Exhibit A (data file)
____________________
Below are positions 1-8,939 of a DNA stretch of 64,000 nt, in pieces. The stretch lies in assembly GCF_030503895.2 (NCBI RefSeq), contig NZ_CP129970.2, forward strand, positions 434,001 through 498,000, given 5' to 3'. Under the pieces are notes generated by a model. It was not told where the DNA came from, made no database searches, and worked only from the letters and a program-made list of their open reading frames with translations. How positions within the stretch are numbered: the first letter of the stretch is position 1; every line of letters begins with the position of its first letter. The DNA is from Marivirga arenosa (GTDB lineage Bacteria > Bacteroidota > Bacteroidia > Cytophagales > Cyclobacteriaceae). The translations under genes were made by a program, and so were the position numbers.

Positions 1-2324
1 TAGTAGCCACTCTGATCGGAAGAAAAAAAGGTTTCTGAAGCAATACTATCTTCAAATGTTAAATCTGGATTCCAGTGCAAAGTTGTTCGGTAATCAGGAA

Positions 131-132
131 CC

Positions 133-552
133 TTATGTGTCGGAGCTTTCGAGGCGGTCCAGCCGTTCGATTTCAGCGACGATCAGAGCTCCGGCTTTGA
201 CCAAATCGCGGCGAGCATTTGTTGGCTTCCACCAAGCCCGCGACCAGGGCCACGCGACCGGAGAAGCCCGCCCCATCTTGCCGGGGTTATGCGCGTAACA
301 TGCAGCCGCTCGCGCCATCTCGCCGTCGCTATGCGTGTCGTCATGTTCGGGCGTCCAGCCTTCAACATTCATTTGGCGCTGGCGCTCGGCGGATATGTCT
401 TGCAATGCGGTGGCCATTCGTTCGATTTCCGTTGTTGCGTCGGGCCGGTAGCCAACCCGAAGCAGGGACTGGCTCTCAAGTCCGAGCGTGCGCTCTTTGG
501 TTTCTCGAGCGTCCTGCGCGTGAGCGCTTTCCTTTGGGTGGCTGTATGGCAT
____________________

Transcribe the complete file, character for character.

Below are positions 1-8,939 of a DNA stretch of 64,000 nt, in pieces. The stretch lies in assembly GCF_030503895.2 (NCBI RefSeq), contig NZ_CP129970.2, forward strand, positions 434,001 through 498,000, given 5' to 3'. Under the pieces are notes generated by a model. It was not told where the DNA came from, made no database searches, and worked only from the letters and a program-made list of their open reading frames with translations. How positions within the stretch are numbered: the first letter of the stretch is position 1; every line of letters begins with the position of its first letter. The DNA is from Marivirga arenosa (GTDB lineage Bacteria > Bacteroidota > Bacteroidia > Cytophagales > Cyclobacteriaceae). The translations under genes were made by a program, and so were the position numbers.

Positions 1-2324
1 TAGTAGCCACTCTGATCGGAAGAAAAAAAGGTTTCTGAAGCAATACTATCTTCAAATGTTAAATCTGGATTCCAGTGCAAAGTTGTTCGGTAATCAGGAA

Positions 131-132
131 CC

Positions 133-552
133 TTATGTGTCGGAGCTTTCGAGGCGGTCCAGCCGTTCGATTTCAGCGACGATCAGAGCTCCGGCTTTGA
201 CCAAATCGCGGCGAGCATTTGTTGGCTTCCACCAAGCCCGCGACCAGGGCCACGCGACCGGAGAAGCCCGCCCCATCTTGCCGGGGTTATGCGCGTAACA
301 TGCAGCCGCTCGCGCCATCTCGCCGTCGCTATGCGTGTCGTCATGTTCGGGCGTCCAGCCTTCAACATTCATTTGGCGCTGGCGCTCGGCGGATATGTCT
401 TGCAATGCGGTGGCCATTCGTTCGATTTCCGTTGTTGCGTCGGGCCGGTAGCCAACCCGAAGCAGGGACTGGCTCTCAAGTCCGAGCGTGCGCTCTTTGG
501 TTTCTCGAGCGTCCTGCGCGTGAGCGCTTTCCTTTGGGTGGCTGTATGGCAT